All The Books I Can Read

1 girl….2 many books!

Review: The Boy And The Spy by Felice Arena

on April 24, 2017

The Boy And The Spy
Felice Arena
Puffin Books
2017, 159p
Copy courtesy of Penguin Books AUS

Blurb {from the publisher/}:

Life has never been easy for Antonio, but since the war began there are German soldiers on every corner, fearsome gangsters and the fascist police everywhere, and no one ever has enough to eat. But when Antonio decides to trust a man who has literally fallen from the sky, he leaps into an adventure that will change his life and maybe even the future of Sicily…

Lately I’ve been trying to find books for my oldest son to read, who is 8. He’s an advanced reader with good comprehension but he also bores easily so he needs books that are either funny (and kind of silly) or something that is quite quick and has some action in it. It’s been a bit hit and miss with getting him into books – I think in theory he would like to be a reader but in reality it seems like it’s really more of an option when the devices are put away. To be honest, I’ve heard all I can stand of Dan TDM narrating Minecraft videos so I’m really starting to try and push “reading time” where the kids have to be either reading or drawing, some sort of activity not revolving around gaming. It’s a bit of a balance because I also want them to enjoy reading and not feel as though they are forced to do it (which yes, I know, they are).

So when I got this book, I thought it might be a good choice. My husband’s parents both hail from Italy, Sicily in particular which is the setting of this book. My sons attend a very multicultural school where a huge majority of the children have parents or were even themselves, born in another country. Hunter has definitely really embraced his half Italian side, which gives him something in common with a lot of his friends and he asks a lot of questions about the language, the location, the food etc. He likes to tell people he’s half Italian and is always super impressed when he finds things that are Italian. I can get him to eat certain food by telling him it’s Italian and he prefers to identify with the Italian side on things like multicultural day, where you come dressed in traditional cultural clothing or in the colours of the flag. I honestly hope that this interest continues as he gets older – there’s a lot of interesting things for him to learn and he’s also eligible for dual citizenship, should he choose to pursue this at a later date.

But back to the book, which is about a young boy named Antonio who lives on the island of Sicily with his mother and who, at the beginning of the book, is being chased by German soldiers for a drawing he has done of Hitler  and Mussolini. He makes a quick decision to jump off a cliff, an almost unsurvivable drop and in doing so meets an American spy holed up in a cave and ends up becoming a sort of junior spy himself, getting information to the American (named Chris) and then helping him escape the cave and the local area. It’s quite action packed and there’s a lot of stuff going on – Antonio’s mother is sick, he meets an interesting girl, he’s caught up in plenty of dangerous stuff and there’s potential for a lot of stuff to go wrong. I think a lot of kids would find it very exciting to be “included” in such things….Antonio is in the thick of things from the very beginning and there are numerous ways in which he showcases the ability to think quickly (and ahead) in order to get the information that he wants. He also does end up needing help in several instances and there are a few times where he seems to get lucky but it all helps the story keep moving forward.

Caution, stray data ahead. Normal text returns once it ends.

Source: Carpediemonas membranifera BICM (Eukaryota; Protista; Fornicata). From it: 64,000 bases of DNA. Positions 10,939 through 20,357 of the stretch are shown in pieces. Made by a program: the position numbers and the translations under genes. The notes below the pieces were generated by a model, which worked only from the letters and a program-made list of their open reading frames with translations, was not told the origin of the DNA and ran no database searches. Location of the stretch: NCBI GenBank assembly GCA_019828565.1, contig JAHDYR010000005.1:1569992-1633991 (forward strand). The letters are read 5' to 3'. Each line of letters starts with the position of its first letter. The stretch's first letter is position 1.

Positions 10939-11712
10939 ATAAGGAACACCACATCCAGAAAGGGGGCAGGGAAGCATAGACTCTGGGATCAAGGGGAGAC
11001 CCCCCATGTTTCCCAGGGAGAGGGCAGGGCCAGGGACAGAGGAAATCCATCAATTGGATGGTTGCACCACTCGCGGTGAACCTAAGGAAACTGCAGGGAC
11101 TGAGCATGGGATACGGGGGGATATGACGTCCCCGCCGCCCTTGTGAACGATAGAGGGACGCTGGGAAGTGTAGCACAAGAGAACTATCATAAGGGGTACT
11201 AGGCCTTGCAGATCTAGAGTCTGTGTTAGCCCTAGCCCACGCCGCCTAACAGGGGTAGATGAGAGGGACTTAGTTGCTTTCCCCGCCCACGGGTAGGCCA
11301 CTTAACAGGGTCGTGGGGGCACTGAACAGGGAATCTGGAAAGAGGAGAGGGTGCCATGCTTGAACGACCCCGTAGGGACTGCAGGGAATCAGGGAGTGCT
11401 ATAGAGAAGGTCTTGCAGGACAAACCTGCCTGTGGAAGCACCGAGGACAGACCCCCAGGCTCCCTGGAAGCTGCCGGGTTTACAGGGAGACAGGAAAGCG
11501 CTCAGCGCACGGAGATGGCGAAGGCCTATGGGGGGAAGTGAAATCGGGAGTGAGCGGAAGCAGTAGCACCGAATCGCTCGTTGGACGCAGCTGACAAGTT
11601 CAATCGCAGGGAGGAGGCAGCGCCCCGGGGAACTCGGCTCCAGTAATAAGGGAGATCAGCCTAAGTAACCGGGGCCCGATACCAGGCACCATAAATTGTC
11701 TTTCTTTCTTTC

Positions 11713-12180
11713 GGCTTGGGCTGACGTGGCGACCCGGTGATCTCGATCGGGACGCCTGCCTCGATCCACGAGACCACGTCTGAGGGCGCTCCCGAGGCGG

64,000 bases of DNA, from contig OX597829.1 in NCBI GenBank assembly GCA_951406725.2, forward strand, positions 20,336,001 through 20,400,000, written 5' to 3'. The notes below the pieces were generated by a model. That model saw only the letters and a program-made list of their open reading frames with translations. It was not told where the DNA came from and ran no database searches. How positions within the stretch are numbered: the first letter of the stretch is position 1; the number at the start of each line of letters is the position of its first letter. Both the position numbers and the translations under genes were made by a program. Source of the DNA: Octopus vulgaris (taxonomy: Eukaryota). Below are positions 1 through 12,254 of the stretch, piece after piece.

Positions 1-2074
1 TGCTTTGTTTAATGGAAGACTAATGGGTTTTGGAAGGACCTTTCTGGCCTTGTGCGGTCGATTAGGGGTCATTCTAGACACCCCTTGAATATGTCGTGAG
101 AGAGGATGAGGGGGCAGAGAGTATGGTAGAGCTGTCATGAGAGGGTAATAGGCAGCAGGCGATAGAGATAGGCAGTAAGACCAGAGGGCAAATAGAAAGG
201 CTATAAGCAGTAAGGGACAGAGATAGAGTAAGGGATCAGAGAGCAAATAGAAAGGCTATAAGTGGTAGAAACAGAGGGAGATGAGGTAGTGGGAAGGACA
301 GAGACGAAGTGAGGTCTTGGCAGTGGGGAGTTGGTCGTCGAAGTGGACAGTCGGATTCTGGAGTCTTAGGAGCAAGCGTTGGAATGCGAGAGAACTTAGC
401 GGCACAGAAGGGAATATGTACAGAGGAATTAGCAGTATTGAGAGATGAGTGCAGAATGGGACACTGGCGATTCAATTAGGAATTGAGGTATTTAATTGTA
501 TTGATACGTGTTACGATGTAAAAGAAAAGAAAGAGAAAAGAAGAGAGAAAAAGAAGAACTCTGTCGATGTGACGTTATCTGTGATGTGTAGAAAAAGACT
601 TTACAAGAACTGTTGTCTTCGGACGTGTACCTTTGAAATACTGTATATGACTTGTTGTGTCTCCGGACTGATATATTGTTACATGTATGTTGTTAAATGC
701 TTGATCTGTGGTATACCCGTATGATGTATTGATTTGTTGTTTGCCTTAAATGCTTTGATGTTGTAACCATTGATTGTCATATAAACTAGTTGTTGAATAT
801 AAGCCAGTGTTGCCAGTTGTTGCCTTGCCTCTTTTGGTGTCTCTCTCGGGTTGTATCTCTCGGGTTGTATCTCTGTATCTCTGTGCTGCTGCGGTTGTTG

Not going to lie, for adults there’s definitely a few things that mean you have to really put aside any disbelief and just go with it and don’t ask questions about it. Whilst I could do this, I was pretty disappointed in the end, which involved a skip ahead in time, a glossing over of quite a lot and a very unlikely event – even if it did happen, the ease with which it occurred seemed incredibly optimistic. I’d imagine that there would’ve been a lot of red tape and protocol and restrictions – a war was just ending after all. It made me think about the importance of the happy ending, particularly at this stage in a child’s developmental reading. Hunter recently watched a kids movie that involved the death of a dog and he was distraught about it. The dog was only a peripheral character, glimpsed a few times throughout the movie but it’s the one thing that ended up sticking in his mind from the whole plot. I think that to give them closure and resolution is probably important in order for them to want to keep reading and try other stories. If they feel that the characters they’re connecting with are going to be left in limbo or suffering at the end it might be enough to turn them off – they have all their adulthood to deal with that. So in a way whilst I don’t have a problem with the ending, I think it needed a bit more to flesh it out.

I enjoyed this and perhaps my criticisms come from adult eyes, I’m not sure. But I just think there were a few instances where I would’ve liked some more details. Hopefully I can convince Hunter to read it – it might give him a bit of an idea of what life was like for his grandparents before they left there as young people and came to Australia and I’d like to hear what he thinks about the ending as well.


Book #70 of 2017


2 responses to “Review: The Boy And The Spy by Felice Arena

  1. soph says:


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